The research is focusing on the following procedures:

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This range of highly specialized research activities is supported and enabled by state-of-the-art infrastructure at the three partnering universities.

Bio Sources - Energy - Biomass

Research Group

Ben Gurion University:

Prof. Sammy Boussiba (Head), Dr. Simon Barak, Prof. Naftali Lazarovitch,

Prof. Moshe Sagi

Weizmann Institute:

Prof. Avi Levy (Head), Prof. Asaph Aharoni, Prof. Avihai Danon, Prof. Gad Galili,

Prof. Avigdor Scherz

Technion:

Prof. Shimon Gepstein

Mission

The research group is exploiting recent advances in metabolomics, genetics, genomics and agrotechniques to develop plants, algae and cyanobacteria (genetically selected or engineered) for the large-scale production (under conventional or dryland growth conditions) of energy-rich biomass as a biofuel feedstock.

Scientific Background

The advantages of biofuels over fossil fuel are that they are renewable and that the photosynthetic organisms that produce them fix the carbon emitted upon combustion. Large-scale production of biofuel is hindered, however, by several problems and limitations (e.g., the need for genetic adaptation, the lack of arable land, competition with food crops, pollution, water availability, and global warming).

These problems can be overcome in a number of ways:

Recent advances in the fields of metabolomics, genomics, and robotics, together with the unique biodiversity available in Israel and new farming methods, creates the promise of the economically viable production of energy-rich biomass and hence of biofuel.

The Objectives

The overall goal is to develop novel platforms for energy-rich biomass production.

The specific objectives are:

(1) The analysis and design of metabolic pathways to engineer and optimize photosynthetic organisms whose biomass can serve as energy-rich feedstock for biofuel production.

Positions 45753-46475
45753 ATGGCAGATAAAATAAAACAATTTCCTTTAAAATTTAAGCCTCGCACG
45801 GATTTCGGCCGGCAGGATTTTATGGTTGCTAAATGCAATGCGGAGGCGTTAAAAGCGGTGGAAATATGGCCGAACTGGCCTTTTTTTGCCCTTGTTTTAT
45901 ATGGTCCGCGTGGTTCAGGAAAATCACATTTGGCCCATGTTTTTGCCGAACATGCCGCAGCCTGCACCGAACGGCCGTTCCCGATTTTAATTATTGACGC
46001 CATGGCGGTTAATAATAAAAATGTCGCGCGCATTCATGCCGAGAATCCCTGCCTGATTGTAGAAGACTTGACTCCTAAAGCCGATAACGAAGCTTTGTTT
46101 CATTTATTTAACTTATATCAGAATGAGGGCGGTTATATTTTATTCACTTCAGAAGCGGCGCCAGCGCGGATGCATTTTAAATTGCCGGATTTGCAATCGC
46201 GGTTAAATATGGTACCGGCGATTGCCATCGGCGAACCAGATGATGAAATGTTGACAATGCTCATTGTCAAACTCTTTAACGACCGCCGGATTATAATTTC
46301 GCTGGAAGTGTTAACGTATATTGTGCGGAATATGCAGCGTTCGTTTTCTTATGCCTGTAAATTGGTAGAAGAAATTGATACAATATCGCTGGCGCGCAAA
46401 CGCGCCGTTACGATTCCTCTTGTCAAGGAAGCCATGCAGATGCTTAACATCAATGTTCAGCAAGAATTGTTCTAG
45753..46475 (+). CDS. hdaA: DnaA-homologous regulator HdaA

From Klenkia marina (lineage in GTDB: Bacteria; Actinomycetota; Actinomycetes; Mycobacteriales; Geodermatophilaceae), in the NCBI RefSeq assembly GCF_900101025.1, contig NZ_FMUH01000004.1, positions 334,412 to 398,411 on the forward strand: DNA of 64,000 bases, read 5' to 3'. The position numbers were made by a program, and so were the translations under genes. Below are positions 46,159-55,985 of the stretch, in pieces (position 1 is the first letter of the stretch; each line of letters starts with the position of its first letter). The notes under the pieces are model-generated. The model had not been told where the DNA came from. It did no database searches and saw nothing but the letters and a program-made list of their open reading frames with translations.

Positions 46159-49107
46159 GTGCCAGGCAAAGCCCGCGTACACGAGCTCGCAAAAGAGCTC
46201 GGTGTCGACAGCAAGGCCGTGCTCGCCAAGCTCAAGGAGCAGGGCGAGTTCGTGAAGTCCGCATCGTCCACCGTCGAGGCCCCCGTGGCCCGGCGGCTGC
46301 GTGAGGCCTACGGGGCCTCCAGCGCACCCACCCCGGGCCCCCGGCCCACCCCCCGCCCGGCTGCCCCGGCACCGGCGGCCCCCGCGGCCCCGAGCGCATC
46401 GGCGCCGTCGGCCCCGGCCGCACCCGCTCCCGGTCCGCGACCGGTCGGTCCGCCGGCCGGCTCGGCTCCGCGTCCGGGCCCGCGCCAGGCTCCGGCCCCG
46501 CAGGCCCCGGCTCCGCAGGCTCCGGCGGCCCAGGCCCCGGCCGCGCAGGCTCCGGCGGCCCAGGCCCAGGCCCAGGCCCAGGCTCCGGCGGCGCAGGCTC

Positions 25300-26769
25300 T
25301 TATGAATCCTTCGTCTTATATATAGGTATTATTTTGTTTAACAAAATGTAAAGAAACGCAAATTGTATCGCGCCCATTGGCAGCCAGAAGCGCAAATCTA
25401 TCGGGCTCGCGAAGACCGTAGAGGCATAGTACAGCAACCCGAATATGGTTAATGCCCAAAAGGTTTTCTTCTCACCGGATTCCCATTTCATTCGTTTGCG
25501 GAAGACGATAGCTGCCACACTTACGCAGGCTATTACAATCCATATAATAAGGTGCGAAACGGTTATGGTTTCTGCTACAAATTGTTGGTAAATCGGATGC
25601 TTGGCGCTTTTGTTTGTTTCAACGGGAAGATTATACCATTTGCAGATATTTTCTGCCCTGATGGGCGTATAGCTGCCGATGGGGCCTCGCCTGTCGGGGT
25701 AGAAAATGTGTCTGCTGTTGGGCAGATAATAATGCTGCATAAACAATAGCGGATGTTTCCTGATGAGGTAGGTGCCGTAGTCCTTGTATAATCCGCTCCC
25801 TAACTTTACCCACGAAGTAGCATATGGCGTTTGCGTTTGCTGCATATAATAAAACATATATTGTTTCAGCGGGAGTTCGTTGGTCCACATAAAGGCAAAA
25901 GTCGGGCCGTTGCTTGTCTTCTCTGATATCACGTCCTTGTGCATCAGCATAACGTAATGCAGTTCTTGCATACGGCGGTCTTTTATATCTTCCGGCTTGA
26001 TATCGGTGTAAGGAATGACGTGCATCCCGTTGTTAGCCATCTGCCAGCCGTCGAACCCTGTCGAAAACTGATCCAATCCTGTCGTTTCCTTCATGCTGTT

(2) The development of plants efficient in biomass yield and optimized for biofuel production under normal conditions or on drylands, using natural biodiversity resources, genetics, genomics, and genetically engineered species.

(3) The identification and engineering of microalgae effective in oil production.

(4) The development of optimal sustainable cultivation technologies for plants and algae for large-scale biofuel feedstock production under normal, dry, saline and high temperature environments.

Expected Results

(1) New methods for carbohydrates and lipids analysis and screening

(2) Engineered plants, algae and cyanobacteria with new metabolic pathways for biofuel production

(3) New genes for metabolic engineering and for growth under extreme conditions

(4) New methods for large-scale algal production

(5) Cultivation of endemic species and ecosystems for high biomass production in drylands.

Rust 2 Gold

Research Group

Technion:

Prof. Avner Rothschild (Head), Prof. Yaron Paz, Prof. Gadi Schuster,

Prof. Noam Adir, Dr. Lilac Amirav, Dr. Galia Maayan, Dr. Maytal Caspary Toroker

Ben Gurion University:

Dr. Maya Bar-Sadan, Prof. Ira Weinstock, Dr. Avi Niv

Weizmann Institute:

Prof. Ronny Neumann

Migal:

Dr. Dror Noy

Mission

The group is researching the efficient and cost-effective direct conversion of solar energy into H2, CO and O2 through photoelectrolytic and photocatalytic water splitting and CO2 reduction. The products – H2, CO and O2 – will be used to produce liquid fuels.

Scientific Background

The development of methods for storing solar energy in high-energy chemical products is crucial for the large-scale deployment of solar energy and this is considered one of the greatest scientific and technological challenges of this century.